Amazon, Flipkart and Snapdeal have spent the last three years engaged in a brutal war for market supremacy. They’ve put in tremendous amounts of capital, manpower and technology into winning the e-commerce battle in India, but it was thought to be worth it – once they had market leadership, they could recoup the enormous losses they’d incurred, and ultimately start earning profits. But their plans might’ve just hit a major roadblock.
E-commerce growth in India has all but stalled, the Economist has reported. In 2014 and 2015, e-commerce companies had received hundreds of millions of dollars in funding, and no one had batted an eyelid – Indian e-commerce was growing at breakneck pace, growing at 125% in 2014, and an astonishing 175% in 2015. But in the year that just passed, Indian e-commerce growth came crashing down…all the way to nearly zero.
This will send analysts scrambling to change their Excel models. There had been several predictions of how the Indian e-commerce market would grow over the years, but none had predicted that it would go down to zero over an entire year. In August 2016, Assocham had said that the Indian e-commerce market would grow at 51% annually; in October 2015, Goldman Sachs had doubled its projection of growth of the Indian e-commerce market.
The princess is in another castle
Indian e-commerce companies now find themselves in the unfortunate situation that Mario players were familiar with – after getting past customer indifference, regulatory hurdles, and intense competition, it turns out that the princess was in another castle.
The Indian e-commerce princess might not be in another castle, but she’s certainly underage, and her father isn’t going to give companies her hand in marriage any time soon. Indeed, apart from the Economist numbers, there had been disconcerting signs that the size of Indian e-commerce market had been grossly overestimated. Flipkart CEO Kalyan Krishnamurthy had said at an event earlier this week that there are only 10 million monthly unique transacting users in the Indian e-commerce space. This is a worryingly low number – India’s e-commerce potential had been based on its 1.2 billion population. But if only 10 million – or less than one percent – are regularly buying things online – Indian companies can’t command the valuations that they once hoped to.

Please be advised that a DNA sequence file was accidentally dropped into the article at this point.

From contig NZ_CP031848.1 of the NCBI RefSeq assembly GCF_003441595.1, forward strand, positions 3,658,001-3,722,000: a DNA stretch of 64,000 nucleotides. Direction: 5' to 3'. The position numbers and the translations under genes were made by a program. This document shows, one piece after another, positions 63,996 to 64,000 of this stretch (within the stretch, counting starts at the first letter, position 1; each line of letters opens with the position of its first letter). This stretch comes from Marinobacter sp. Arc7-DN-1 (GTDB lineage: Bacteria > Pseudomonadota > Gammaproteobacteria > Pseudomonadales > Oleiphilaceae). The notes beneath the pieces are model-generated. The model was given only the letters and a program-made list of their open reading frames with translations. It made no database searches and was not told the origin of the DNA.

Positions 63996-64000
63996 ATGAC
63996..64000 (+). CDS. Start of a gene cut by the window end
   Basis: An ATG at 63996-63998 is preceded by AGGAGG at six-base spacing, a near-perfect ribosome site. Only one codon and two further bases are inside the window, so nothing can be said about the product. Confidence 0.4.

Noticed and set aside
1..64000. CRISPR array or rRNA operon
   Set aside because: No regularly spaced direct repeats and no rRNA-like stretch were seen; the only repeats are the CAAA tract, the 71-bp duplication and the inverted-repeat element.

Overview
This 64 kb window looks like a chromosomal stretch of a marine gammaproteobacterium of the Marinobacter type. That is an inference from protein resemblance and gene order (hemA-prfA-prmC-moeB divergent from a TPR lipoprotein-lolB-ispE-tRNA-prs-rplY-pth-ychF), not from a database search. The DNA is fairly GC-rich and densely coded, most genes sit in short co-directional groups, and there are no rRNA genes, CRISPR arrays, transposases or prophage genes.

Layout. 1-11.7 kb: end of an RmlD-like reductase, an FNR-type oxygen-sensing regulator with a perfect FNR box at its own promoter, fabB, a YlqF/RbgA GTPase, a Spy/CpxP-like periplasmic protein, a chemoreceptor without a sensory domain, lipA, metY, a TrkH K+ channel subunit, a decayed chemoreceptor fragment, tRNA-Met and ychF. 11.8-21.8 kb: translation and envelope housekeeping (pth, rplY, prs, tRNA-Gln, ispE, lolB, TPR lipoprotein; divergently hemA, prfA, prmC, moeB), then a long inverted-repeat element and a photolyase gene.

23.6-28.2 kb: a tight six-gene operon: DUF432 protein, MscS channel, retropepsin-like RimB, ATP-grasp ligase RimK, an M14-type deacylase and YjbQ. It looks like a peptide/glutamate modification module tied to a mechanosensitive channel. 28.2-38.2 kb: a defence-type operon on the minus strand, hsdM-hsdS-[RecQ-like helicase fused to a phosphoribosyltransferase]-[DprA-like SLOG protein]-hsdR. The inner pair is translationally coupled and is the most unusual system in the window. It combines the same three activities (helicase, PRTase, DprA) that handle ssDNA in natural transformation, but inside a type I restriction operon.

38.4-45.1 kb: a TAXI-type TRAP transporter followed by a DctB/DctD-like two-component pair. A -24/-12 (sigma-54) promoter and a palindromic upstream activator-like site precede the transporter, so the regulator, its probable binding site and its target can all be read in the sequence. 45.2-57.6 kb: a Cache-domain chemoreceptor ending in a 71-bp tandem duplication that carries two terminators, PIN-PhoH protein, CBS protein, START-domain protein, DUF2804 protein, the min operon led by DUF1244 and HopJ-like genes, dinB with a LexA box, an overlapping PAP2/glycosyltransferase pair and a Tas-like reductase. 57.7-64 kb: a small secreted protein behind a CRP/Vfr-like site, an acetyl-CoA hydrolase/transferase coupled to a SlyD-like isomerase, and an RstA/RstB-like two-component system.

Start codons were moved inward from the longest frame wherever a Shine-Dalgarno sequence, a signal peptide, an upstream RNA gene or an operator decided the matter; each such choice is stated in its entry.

The bottleneck, sadly, might be something that’s beyond the control of Indian e-commerce companies. In spite of all the growth, India remains a desperately poor country. Thirty percent of its population is below the poverty line according to World Bank data, meaning that they’re unlikely to ever transact online with their $1.90 (Rs. 100) daily incomes. And as for assumptions that Tier 2 India will readily get on the e-commerce bandwagon, there are some signs that it hasn’t quite happened.
Localization hasn’t taken off
All e-commerce sites had said that they’ll be offering their services in regional languages to tap into India’s hinterland. Snapdeal had even launched in 12 different languages last year. But in 2017, none of the three big retailers even offer their desktop website in any language other than English. That’s quite telling in a country where only an estimated 10% of the population speaks the language. The retailers realize that not enough people who don’t speak English are even bothering to transact on their platforms.
The Jio non-effect
Some people had argued that what was stopping e-commerce firms from reaching their full potential is digital connectivity. Jio, quite simply, has put paid to any such concerns. The company essentially offered Indians free high speed internet access for a good part of 2016 – and Indian e-commerce numbers didn’t move an inch. In fact, they went down to nearly zero, showing that even when Indians do have faster and cheaper internet many years from now, e-commerce transactions won’t necessarily go up.
So where does this leave e-commerce companies in India? They’ve already invested billions of dollars into capturing the e-commerce market, but have now hit India’s natural demographics wall to expand any further – people simply don’t have enough money to be buying enough things to make these companies viable anytime soon.
Flipkart and Snapdeal, though, are going to be harder hit than Amazon. Both are funded by Venture Capitalists, who’ll look to recoup returns on their investments over a period of 7-8 years, and won’t have the luxury to just stick around until India’s market matures and grows more wealthy. Amazon is publicly traded, has deeper pockets and will be willing to go several years without being profitable.
But this is bad news for e-commerce firms across the board. The e-commerce industry forms the bulwark of the Indian startup ecosystem, accounting for most of its unicorns and most of its revenues. And with the e-commerce market slowing as it is, it might signal tougher times for the ecosystem as a whole.